My 1yo daughter came back with slightly elevated lead levels (5.3). Our house, which we've rented for the last six months, is old but has been extensively renovated and painted many times in the last 15 years. It's also possible she picked up the lead from somewhere else she frequents.

I tested the window sills in our house with the lead detector q-tip swabs, and some came back positive. The top layer of paint everywhere looks very new with no chips or other visible damage. Example of window frame that came back positive

(I also tested the water in our house, and it was negative for lead.)

My question is what to do:

Since the paint on top is new, should I just assume the lead is from elsewhere and leave it alone?

Should I use lead encapsulation paint and paint over everything?

If so, do I need to take further precautions to prevent the spread of dust? Do I need to buy protective gear, an N100, and so on? This happens in some youtube videos, but it's always with chipped lead paint that requires removal as well.

Do I need to call someone else in who's "lead certified" to handle this?

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    Having a one year old makes this tough. Lead paint is usually safe if not eaten or sanded, that is where the problem starts. I would test the floors/ceilings also, if the paint was sanded before, the dust on/in the floors might be the problem.
    – crip659
    Aug 11, 2023 at 23:55
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    It could also have come from toys, especially Chinese Toys. Aug 12, 2023 at 2:26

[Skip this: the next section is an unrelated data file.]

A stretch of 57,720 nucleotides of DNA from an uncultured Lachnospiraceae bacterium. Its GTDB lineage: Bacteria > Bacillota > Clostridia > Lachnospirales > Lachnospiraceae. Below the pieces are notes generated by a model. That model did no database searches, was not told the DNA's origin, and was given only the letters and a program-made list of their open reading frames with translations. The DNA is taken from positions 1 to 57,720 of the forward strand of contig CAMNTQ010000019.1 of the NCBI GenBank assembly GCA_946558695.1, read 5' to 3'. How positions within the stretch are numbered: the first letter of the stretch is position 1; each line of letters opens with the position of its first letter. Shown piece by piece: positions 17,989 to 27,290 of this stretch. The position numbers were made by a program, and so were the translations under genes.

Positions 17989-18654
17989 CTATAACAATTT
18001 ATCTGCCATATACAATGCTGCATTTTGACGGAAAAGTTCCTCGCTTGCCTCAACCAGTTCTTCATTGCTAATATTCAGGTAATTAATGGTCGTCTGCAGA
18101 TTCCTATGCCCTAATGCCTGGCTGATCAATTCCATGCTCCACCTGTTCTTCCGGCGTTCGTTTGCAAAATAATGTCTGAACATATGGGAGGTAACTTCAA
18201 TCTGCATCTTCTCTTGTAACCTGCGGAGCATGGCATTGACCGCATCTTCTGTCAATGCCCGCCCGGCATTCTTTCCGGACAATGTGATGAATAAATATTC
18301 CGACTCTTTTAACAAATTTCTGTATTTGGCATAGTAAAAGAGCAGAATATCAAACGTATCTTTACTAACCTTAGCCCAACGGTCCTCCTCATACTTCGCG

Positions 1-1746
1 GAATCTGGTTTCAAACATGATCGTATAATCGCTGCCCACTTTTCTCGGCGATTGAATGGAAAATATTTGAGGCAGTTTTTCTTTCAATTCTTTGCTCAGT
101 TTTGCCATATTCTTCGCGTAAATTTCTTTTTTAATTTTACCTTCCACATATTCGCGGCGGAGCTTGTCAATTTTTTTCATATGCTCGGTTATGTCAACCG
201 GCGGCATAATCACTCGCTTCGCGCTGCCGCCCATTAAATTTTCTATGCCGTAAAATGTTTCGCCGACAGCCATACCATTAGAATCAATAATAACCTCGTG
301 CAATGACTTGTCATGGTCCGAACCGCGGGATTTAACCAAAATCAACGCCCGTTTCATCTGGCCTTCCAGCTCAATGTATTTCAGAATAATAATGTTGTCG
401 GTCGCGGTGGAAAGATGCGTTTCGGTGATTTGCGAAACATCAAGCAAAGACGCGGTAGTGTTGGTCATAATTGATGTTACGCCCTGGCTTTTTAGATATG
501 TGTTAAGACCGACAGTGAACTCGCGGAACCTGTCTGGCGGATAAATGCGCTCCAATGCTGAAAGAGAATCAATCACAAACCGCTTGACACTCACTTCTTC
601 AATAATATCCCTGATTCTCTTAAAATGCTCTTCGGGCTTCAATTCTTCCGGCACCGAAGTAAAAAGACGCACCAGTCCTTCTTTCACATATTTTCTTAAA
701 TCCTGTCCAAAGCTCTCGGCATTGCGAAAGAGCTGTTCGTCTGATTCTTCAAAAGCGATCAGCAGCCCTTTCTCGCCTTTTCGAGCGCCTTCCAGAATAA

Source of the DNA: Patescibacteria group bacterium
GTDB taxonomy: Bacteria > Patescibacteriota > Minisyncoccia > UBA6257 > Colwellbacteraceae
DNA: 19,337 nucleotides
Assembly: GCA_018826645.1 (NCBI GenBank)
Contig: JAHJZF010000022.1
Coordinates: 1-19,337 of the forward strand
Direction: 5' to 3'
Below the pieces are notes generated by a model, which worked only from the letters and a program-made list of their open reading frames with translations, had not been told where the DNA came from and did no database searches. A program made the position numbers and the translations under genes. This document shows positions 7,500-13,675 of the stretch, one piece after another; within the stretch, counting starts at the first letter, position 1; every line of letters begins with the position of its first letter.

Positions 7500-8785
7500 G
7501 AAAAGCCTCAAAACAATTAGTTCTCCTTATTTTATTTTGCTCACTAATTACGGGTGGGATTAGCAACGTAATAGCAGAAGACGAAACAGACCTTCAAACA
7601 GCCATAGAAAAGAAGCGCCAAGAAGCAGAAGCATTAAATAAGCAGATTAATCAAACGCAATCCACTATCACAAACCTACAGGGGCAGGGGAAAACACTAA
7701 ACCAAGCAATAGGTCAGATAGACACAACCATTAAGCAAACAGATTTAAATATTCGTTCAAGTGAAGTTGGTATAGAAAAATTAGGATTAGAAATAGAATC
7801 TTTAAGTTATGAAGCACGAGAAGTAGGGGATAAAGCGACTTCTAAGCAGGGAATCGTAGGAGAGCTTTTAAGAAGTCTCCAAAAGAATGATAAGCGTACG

• It's a rental, so isn't it the landlord's problem? I mean, obviously the lead is a problem for your daughter, but obviously it's the LL's responsibility to remediate.
    – Huesmann
    Aug 12, 2023 at 12:38

1 Answer 1


Children don't get lead from mere contact with several layers of modern paint over ancient lead paint. They get lead from paint by the paint peeling and chipping, and then them eating the chips, or gnawing on window sills and the like. There is not another vector for lead poisoning from paint.

A far more likely source of lead is value-priced items bought mail order from certain famous sites whose items are actually sold by 3rd party sellers, often unbeknownst to the purchaser who knows the mail-order site only as a very large retailer. Or obviously, crud bought from flea markets, eBay, Banggood, Wish.com, AliExpress and other mail order sites. Generally the retail shelves of bricks-and-mortar stores are pretty well guarded.

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